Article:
- My novel The Shame of What We Are is now available as an e-book from Amazon and Barnes and Noble. Everybody who’s not reading it in paperback can now not read it on a screen as well. But they’ll be missing the wonderful illustrations by Tom Jackson, which come out surprisingly well in the e-book.
- “Wright has found a way to wed fragments of an iconic America to a luminously strange idiom, eerie as a tin whistle, which she uses to evoke the haunted quality of our carnal existence.” So said The New Yorker about poet C. D. Wright, who will be reading on February 2 at Villanova University’s Literary Festival. I love tin whistles. Complete info. about the festival, which will include William Kennedy and several other luminaries, is available here.
April 28, 2011
This weekend I’ll be visiting the Strawberry Festival at Peddlers Village in Lahaska, PA. Fran Grote and I will be hawking our novels at a table outside the Canterbury Tales Forever Bookstore, 10:00–1:00 on Saturday and 1:00–4:00 on Sunday. Come for the pie-eating contests, stay for the books. Note that Pennsylvanians will certainly be more refined than the Left Coasters in the picture. Feeding the authors is encouraged, but please do not throw pies.
December 18, 2010
Years ago, when I was reading a lot of Western writing—meaning books by authors of the American West, not genre “Westerns”—there was much talk about the importance of place in literature. This somewhat vague concept includes not just the physical attributes of a place but the meanings humans bring to the locale. American writers of the twentieth-century West became especially sensitive to place and its implications. Why? Several reasons come quickly to mind:
(1) Western writers shared a sense of outsiderness, feeling isolated from the supposed cultural centers of the East. For them, making place important was a form of self-assertion.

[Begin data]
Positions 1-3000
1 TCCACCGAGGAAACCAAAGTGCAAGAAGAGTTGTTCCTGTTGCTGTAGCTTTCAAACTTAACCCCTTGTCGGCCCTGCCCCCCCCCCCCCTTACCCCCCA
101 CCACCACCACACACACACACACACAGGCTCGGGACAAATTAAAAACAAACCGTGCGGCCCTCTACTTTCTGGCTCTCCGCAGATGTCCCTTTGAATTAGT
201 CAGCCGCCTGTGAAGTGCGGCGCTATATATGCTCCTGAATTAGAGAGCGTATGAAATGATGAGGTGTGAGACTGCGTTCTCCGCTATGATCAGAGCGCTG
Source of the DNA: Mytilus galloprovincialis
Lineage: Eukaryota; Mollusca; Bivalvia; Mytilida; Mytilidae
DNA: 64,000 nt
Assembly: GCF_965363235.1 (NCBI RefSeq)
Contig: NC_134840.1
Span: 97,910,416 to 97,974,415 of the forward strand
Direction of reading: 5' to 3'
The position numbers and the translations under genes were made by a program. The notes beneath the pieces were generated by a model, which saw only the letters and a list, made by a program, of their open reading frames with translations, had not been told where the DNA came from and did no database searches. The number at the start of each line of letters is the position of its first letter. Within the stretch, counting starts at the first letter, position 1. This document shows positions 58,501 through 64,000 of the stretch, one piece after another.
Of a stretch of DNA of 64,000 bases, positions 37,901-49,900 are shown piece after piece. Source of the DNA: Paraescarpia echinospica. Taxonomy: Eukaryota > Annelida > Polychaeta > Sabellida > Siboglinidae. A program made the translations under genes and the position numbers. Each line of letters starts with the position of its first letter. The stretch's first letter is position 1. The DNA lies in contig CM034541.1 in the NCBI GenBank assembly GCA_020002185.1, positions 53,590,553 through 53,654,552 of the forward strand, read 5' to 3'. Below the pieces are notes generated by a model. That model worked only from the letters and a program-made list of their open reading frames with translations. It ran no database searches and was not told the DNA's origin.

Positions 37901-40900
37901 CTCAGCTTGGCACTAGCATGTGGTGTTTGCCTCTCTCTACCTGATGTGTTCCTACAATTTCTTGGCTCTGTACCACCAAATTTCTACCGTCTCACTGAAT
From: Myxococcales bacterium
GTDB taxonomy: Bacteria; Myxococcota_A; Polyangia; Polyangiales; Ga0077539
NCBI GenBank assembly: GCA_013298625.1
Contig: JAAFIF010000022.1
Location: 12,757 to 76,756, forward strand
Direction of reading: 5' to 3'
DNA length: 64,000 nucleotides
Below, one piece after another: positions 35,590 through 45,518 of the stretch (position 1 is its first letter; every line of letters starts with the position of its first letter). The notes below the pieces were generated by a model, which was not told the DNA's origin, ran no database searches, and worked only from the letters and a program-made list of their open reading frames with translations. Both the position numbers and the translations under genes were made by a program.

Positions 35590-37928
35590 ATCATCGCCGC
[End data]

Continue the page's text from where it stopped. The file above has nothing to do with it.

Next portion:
(2) Western landscapes are so dramatically different from those of the East—often harsh, dry, empty—that it seems they must intrude on a story, affecting the thoughts and emotions of the characters.
(3) Some Western experiences just don’t exist in the East. In Vermont you’ll never encounter a grizzly bear or a surfer, unless s/he’s on vacation.
(4) Because of Western geographic and climatic conditions, patterns of settlement differ. Could a suburban Connecticut tale, with neighbors right next door, be transplanted to a desert region of Arizona where you have to drive an hour to find a dentist?
(5) The West, being the new region, lacked the traditions of the East. It had little history, at least as far as Euro-American settlers from the East were concerned, and much of its real history was soon distorted into myth. Hence it was a locale, as Gertrude Stein remarked of Oakland, with no there there. Western writers focused on the sense of place in part because of the lack of human depth to their place.
(6) With open land for the taking, the West is where our migrants traditionally headed, and once there, they typically kept on moving. Even in the late twentieth century it was a territory where humans seemed more restless than mountain goats. Again, Western writers sensed what was missing, the deep rootedness that comes from staying in one spot for year after year, slowly changing with the neighbors, the growing tree in the backyard, the buildings that rise and fall, the succession of tragedies and comedies that give a place its character.